(Updates with economist’s comment in fourth paragraph.)
Aug. 18 (Bloomberg) -- Manufacturing in the Philadelphia region unexpectedly contracted in August by the most in more than two years as orders plunged and factories shed workers.
The Federal Reserve Bank of Philadelphia’s general economic index plunged to minus 30.7 this month, the lowest since March 2009, from 3.2 in July. The August gauge exceeded the most pessimistic projection in a Bloomberg News survey in which the median estimate was 2. Readings less than zero signal contraction in the area covering eastern Pennsylvania, southern New Jersey and Delaware.
Stocks extended their decline after the figures showed weaker demand from consumers and companies in the U.S. and abroad is posing a risk to the industry that spearheaded the recovery. Fewer customer inventories may indicate producers will see a smaller decrease in orders should the U.S. economy falter.
The report is “signaling a borderline recession,” said John Herrmann, senior fixed-income strategist at State Street Global Markets LLC in Boston, who projected a contraction in the measure of Philadelphia manufacturing. “The economy will be able to count less and less on manufacturing.”
The Standard & Poor’s 500 Index slumped 4.2 percent to 1,144.15 at 10:35 a.m. in New York. Treasuries climbed, pushing down the yield on the benchmark 10-year note to 2.03 percent from 2.17 percent late yesterday.
Estimates for the manufacturing gauge from the 56 economists surveyed ranged from minus 10 to 10.
New Orders Slump
The report showed the Philadelphia Fed’s new orders measure dropped to minus 26.8, the lowest since March 2009, from 0.1 in July. The shipments gauge decreased to minus 13.9, the weakest since May 2009, from 4.3 last month.
The index of prices paid fell to 12.8 from 25.1 the prior month, while the measure of prices received dropped to minus 9 from 1.1.
The employment index in the Philadelphia Fed report decreased to minus 5.2, the lowest since October 2009, from a reading last month of 8.9. A measure of the average workweek slumped to minus 14.4 in January from minus 5.4.
Among other reports today, consumer confidence in the U.S. economic outlook slumped in August to the lowest level since the recession. The Bloomberg Consumer Comfort Index’s monthly expectations gauge dropped to minus 34, the weakest since March 2009, from minus 22 in July. The weekly measure of current conditions was minus 48.3 for the period ended Aug. 14 compared with minus 49.1, which was the worst reading since mid-May.
First-time claims for jobless insurance rose by 9,000 to 408,000 in the week ended Aug. 13, Labor Department figures showed. Economists surveyed by Bloomberg News projected a rise to 400,000, according to the median forecast.
The cost of living in the U.S. rose in July by the most in four months, led by gains in food and fuel, the Labor Department also said. The consumer-price index increased 0.5 percent from June, while worker pay failed to keep pace. Adjusted for inflation, hourly wages dropped 0.1 percent in July and were down 1.3 percent from the same month a year ago.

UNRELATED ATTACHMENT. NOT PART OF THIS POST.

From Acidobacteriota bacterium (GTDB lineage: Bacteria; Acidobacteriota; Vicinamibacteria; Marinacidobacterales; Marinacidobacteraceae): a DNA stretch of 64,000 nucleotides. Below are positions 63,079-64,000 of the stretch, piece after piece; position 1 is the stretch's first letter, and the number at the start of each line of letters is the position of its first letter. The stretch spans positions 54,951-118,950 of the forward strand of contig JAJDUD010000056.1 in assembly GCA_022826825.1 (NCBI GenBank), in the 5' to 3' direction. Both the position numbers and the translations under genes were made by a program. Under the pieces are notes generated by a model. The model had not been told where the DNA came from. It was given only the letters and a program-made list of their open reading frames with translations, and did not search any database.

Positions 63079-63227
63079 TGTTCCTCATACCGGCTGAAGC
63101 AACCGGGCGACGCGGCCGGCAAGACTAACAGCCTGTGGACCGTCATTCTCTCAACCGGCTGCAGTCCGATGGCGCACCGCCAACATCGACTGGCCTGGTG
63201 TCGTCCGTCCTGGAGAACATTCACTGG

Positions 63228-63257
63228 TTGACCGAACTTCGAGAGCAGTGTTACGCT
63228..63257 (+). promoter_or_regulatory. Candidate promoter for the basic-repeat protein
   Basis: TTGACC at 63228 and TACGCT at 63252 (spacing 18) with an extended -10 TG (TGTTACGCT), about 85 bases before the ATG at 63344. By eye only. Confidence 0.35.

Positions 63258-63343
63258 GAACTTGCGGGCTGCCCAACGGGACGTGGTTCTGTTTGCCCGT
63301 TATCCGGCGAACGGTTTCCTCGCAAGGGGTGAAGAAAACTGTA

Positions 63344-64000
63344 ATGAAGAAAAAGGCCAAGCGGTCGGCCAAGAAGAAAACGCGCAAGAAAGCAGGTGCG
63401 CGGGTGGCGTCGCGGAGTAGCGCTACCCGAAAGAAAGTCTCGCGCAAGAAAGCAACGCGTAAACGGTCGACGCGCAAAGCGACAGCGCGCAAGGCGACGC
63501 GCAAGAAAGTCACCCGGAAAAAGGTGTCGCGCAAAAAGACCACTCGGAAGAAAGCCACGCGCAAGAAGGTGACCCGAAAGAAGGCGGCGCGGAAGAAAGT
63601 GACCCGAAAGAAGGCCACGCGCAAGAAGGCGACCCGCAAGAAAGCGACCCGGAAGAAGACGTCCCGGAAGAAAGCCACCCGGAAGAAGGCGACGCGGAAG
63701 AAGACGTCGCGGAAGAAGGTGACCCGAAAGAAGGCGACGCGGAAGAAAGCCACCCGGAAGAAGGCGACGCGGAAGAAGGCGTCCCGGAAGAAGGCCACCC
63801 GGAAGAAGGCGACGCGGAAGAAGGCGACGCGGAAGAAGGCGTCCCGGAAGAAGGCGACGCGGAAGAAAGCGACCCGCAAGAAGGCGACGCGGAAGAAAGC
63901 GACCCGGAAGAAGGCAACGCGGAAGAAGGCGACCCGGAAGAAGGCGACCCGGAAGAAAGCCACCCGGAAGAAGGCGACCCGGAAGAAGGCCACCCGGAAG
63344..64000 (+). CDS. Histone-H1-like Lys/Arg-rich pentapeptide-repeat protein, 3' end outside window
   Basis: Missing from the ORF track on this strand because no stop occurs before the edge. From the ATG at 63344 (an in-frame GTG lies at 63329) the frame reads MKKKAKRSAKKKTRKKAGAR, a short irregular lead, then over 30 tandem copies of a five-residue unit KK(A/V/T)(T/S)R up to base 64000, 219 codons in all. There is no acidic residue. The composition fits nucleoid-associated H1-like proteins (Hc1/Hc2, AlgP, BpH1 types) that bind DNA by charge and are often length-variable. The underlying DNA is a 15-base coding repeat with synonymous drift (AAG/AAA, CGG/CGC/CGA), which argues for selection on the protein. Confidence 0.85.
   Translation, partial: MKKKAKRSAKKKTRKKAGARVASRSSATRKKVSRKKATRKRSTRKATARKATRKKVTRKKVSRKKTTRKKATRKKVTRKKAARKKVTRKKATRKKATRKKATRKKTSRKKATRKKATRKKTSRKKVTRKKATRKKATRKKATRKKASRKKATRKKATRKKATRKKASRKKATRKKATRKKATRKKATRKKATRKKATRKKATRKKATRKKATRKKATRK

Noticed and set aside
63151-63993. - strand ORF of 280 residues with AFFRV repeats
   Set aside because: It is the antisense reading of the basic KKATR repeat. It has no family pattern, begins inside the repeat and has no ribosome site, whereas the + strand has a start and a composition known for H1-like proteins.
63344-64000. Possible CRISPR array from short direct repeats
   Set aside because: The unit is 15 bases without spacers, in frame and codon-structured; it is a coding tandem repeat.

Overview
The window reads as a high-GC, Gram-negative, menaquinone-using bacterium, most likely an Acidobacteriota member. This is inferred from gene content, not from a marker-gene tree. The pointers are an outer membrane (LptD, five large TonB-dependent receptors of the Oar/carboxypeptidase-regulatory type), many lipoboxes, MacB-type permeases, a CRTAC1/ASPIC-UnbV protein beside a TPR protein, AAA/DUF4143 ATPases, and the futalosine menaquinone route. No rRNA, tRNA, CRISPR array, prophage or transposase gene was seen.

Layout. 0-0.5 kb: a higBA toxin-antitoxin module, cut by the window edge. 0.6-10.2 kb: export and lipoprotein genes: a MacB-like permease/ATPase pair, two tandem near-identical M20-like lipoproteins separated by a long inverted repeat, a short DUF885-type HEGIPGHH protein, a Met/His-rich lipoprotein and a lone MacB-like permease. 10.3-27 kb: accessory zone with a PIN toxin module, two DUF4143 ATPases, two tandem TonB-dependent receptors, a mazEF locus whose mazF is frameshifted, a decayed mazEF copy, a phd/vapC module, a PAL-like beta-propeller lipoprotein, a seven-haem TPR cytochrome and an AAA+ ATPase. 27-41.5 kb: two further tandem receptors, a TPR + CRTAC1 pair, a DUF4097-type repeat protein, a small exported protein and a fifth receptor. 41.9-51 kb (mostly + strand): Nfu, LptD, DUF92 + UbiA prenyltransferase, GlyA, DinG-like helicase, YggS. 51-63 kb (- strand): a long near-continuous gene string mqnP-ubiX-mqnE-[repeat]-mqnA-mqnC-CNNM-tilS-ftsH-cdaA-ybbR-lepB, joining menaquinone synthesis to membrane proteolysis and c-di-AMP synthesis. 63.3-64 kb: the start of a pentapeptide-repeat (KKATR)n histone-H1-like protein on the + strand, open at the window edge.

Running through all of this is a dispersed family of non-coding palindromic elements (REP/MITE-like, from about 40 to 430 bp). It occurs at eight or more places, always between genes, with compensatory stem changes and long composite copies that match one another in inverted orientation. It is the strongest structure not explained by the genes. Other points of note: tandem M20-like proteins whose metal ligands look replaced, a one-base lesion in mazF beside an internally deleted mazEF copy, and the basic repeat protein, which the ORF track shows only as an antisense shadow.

Sales of previously owned homes unexpectedly declined in July, a report from the National Association of Realtors showed. Purchases decreased 3.5 percent to a 4.67 million annual pace, the weakest since November.
Individual measures in the Philadelphia Fed’s index don’t contribute to the headline reading, so some economists consider it a gauge of sentiment among manufacturers.
Manufacturing had stabilized after the Japanese earthquake induced supply shocks in the second quarter. Factory output rose 0.6 percent in July, led by gains at the nation’s automakers, a Federal Reserve report showed Aug. 16. Production of automobiles and parts climbed 5.2 percent last month, the first gain in four months and the biggest in a year. Excluding motor vehicles, manufacturing increased 0.3 percent.
At the same time, slowing demand from U.S. consumers alongside cooling growth in emerging economies and Europe raises the risk manufacturers will temper production going forward. The world’s largest economy expanded at a 0.9 percent pace in the first half of 2011, while gross domestic product in the 17- nation euro area rose 0.2 percent in the second quarter from the prior three months, when it increased 0.8 percent.
New York-area manufacturing contracted in August for a third straight month, the Federal Reserve Bank of New York’s so- called Empire State Index showed Aug. 15. The gauge, which covers New York, northern New Jersey and southern Connecticut, has only contracted in consecutive months when the world’s largest economy has been in a recession.
‘Sit on Cash’
“Right now, until the markets shake out and we understand really where the economies are going globally, I think it behooves us to sit on cash, to hold it, in case there is a really, really bad recession that takes place,” John Craig, president and chief executive officer of EnerSys, said on an Aug. 11 call with analysts.
The Reading, Pennsylvania-based maker of industrial batteries reported first quarter earnings on Aug. 10 that fell short of analysts’ estimates.
Economists monitor Philadelphia and New York Fed factory reports for clues about the Institute for Supply Management national figures on manufacturing during the month. The ISM will release its report on Sept. 1.
--With assistance from Chris Middleton in Washington. Editor: Vince Golle
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